The findings from 11 reviews were synthesised to provide an overview and assessment of the current evidence in relation to young people’s use of pornography and involvement in sexting, and their beliefs, attitudes, behaviour and wellbeing. Studies on both pornography and sexting have often been framed within a ‘negative effects’ paradigm, which assumes specific sexual behaviours represent inherent risks or harms [33]. In this paradigm, exposure to sexually explicit media is considered a potential stimulus to engagement in ‘harmful’ behaviours [33, 34].

This RoR identified an association between both pornography use and sexting and certain sexual behaviours. Some of these behaviours, such as engaging in casual sex, anal sex or having a higher number of partners, may in certain circumstances carry some risks, but none of them, nor holding permissive sexual attitudes, are in themselves inherently harmful [33, 35].

Evidence of an association between sexual behaviours and pornography use, in particular, was often inconsistent across reviews and across studies within reviews. Inconsistent findings were also reported on the relationship between both pornography and sexting and mental health, as well as between pornography use and gender-stereotypical sexual beliefs. The relationship between pornography use and sexual violence and aggression appears complex with some studies suggesting an association only with certain sources of pornography, specific pornographic content or for young men who are prone to aggressive behaviour.

Methodological issues

Review quality varied and most had some key limitations, but all eleven were considered to be of an adequate standard. Notably, reviews by Horvath et al. [21] and Cooper et al. [25] potentially included evidence from an unknown number of non-empirical publications. Given the uncertainty regarding the sources of evidence presented in these two reviews, their findings should be treated with caution.

Other key methodological issues were identified with reviews and the primary studies included in them. Importantly, most of the evidence on pornography and sexting is derived from observational studies using a cross-sectional design. This means it is not possible to draw conclusions about whether reported associations are a consequence or a cause of viewing pornography or engaging in sexting. For example, it could be the case that sexting encourages young people to engage in sexual activity. However, as Kosenko et al. [29] pointed out, it is equally likely that sexting is simply an activity performed by individuals who are already sexually active, and the same also holds true with regard to the viewing of pornography. Similarly, individuals who already have stronger permissive attitudes and gender-stereotypical beliefs may be more drawn to pornography.

Review authors cited the cross-sectional nature of the evidence as a significant limitation, and more prospective longitudinal research was suggested to improve understanding of the temporal relationship between pornography or sexting and a range of outcomes. Peter and Valkenburg [22] emphasised the need to include a range of potentially significant control variables in statistical analyses of longitudinal data to reduce the likelihood of confounding and obtaining spurious associations. Importantly, these authors also highlighted the fact that whilst longitudinal studies generally have greater methodological rigour than cross-sectional designs, they are still correlational in nature and do not demonstrate causality.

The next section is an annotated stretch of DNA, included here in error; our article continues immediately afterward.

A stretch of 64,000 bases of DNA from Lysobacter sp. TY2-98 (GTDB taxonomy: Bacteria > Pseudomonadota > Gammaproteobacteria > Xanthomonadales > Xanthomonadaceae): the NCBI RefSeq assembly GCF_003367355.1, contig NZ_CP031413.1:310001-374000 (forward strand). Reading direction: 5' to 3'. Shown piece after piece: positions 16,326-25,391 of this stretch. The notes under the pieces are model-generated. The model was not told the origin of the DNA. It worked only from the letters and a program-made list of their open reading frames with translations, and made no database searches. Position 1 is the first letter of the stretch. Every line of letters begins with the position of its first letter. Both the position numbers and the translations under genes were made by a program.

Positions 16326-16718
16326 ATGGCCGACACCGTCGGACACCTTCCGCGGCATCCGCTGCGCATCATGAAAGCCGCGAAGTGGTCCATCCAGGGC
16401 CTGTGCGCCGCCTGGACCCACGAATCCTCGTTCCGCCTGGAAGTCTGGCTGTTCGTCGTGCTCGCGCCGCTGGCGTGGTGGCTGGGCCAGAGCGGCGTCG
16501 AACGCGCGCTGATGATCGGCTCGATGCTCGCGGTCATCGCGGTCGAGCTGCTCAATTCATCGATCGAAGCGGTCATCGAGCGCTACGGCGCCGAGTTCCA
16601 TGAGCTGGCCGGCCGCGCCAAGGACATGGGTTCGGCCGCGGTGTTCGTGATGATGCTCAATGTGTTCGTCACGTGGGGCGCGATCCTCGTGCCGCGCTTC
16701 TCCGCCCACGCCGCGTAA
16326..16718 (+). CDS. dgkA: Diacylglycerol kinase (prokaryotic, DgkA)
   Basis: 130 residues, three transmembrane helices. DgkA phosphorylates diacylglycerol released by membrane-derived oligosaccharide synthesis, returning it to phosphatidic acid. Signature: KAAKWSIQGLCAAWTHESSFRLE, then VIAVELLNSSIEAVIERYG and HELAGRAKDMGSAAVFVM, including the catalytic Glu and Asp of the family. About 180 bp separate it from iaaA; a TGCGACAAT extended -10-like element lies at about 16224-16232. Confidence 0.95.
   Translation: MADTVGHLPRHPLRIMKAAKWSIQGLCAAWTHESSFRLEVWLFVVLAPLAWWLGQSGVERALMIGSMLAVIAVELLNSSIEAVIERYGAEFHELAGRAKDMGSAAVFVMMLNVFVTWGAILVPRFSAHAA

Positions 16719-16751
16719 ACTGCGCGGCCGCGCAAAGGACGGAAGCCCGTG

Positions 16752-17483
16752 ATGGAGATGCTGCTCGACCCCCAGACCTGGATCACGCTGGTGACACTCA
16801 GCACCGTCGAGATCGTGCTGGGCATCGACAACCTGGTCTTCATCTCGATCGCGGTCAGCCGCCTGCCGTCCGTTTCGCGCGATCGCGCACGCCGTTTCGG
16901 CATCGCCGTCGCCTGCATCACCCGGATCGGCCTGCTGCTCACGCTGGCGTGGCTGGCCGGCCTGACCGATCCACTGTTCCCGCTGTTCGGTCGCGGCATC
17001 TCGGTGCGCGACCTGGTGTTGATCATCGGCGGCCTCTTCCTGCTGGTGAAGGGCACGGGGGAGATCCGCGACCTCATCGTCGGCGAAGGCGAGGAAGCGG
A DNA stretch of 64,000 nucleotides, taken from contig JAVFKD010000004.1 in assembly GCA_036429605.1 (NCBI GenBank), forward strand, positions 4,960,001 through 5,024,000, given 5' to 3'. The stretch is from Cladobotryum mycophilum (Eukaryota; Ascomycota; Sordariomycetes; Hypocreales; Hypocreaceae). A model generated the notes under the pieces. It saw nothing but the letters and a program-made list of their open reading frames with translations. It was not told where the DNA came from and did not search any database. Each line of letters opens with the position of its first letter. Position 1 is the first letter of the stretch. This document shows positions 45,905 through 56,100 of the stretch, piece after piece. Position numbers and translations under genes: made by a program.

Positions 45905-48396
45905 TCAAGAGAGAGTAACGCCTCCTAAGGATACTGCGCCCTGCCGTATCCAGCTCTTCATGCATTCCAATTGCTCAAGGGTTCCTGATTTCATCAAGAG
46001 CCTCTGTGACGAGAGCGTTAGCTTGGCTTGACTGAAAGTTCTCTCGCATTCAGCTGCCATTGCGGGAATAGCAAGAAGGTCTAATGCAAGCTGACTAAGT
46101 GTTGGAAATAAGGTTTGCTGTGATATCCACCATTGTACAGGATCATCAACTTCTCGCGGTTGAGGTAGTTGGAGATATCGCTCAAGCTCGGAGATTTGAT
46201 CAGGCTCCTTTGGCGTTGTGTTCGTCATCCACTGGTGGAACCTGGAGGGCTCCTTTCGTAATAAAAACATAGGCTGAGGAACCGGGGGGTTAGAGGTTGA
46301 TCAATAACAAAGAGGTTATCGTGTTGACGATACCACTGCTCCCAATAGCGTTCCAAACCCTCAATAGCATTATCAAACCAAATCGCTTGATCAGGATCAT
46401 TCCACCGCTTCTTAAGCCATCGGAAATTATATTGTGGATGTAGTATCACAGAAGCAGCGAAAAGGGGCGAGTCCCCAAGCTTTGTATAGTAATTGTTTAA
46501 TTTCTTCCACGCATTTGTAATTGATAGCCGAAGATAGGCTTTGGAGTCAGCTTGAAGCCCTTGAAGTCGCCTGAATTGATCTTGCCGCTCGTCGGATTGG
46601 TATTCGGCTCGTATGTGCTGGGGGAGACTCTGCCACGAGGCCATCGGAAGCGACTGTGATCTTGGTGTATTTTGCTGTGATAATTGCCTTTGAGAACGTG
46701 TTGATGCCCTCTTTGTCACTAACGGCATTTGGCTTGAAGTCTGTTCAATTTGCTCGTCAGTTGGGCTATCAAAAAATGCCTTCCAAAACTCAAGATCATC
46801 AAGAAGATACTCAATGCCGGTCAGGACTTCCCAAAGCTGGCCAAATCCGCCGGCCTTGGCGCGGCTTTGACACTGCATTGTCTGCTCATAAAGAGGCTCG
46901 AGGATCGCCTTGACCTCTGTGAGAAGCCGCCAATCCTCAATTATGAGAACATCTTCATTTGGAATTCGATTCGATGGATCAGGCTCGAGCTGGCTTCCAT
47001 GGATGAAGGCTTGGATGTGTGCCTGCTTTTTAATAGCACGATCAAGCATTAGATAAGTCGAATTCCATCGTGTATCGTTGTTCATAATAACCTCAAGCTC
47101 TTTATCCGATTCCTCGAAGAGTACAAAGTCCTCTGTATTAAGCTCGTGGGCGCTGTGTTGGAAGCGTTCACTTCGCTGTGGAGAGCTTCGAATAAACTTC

Given the potential for spurious associations due to confounding, findings from existing studies should be treated with caution. Peter and Valkenburg [22] highlighted wide variation in the extent to which researchers had attempted to adjust for confounding in existing studies, with some only controlling for a limited number of variables such as individual demographics. It is likely that recognised predictors of behaviour and other potentially important confounding variables may not have been controlled for during analyses, which limits the degree of confidence that can be placed in findings.

Evidence suggests that insufficient attention has been given to contextual factors in quantitative studies on sexting and young people. For example, none of the studies reviewed by Van Ouytsel et al. [24] had distinguished between the different contexts in which sexting may occur, and this was recognised to be a potential limitation. Sexting-related outcomes could be influenced by a number of different contextual factors including the relationship status of the individuals involved and their motives for sexting. Van Ouytsel et al. suggested that some of the reported associations between sexting and behaviour may not hold true after controlling for the context in which sexting occurred.

Similar studies reported inconsistent findings on the relationship between pornography and sexting and multiple outcomes of interest. Inconsistency is likely to be related, at least in part, to heterogeneity in how previous research has been operationalised. In particular, there was marked variation in the conceptualisation and definition of both sexting and pornography. For example, multiple sexting reviews [28,29,30,31] reported that studies varied in whether the focus was on messages being sent, received or both. Differences were also noted in the types of messages studied, (such as image only, text and images or video), and in the terminology used to describe message content, with terms being open to individual interpretation. For example, terms included ‘sexy’, ‘sexual’ ‘sexually explicit’, ‘suggestive’, ‘provocative’, ‘erotic’ ‘nearly nude’ or ‘semi-nude’. Similarly, differing definitions and terminology have been used in pornography studies, for example ‘X-rated material’; ‘sexually explicit media’; and ‘sexualised media’ [23]. Such differences were seen to reflect variation between studies in the conceptualisation of pornography and specific content of interest. Review authors highlighted a failure in some studies to provide a definition or explanation of key terms. Variability was also found in other important factors such as age range, specific outcomes studied, outcome measurement and recall periods for behaviour (e.g. ever, within the last year or last 30 days). Together, these factors make comparisons between study findings, and assessing the overall evidence base, extremely difficult.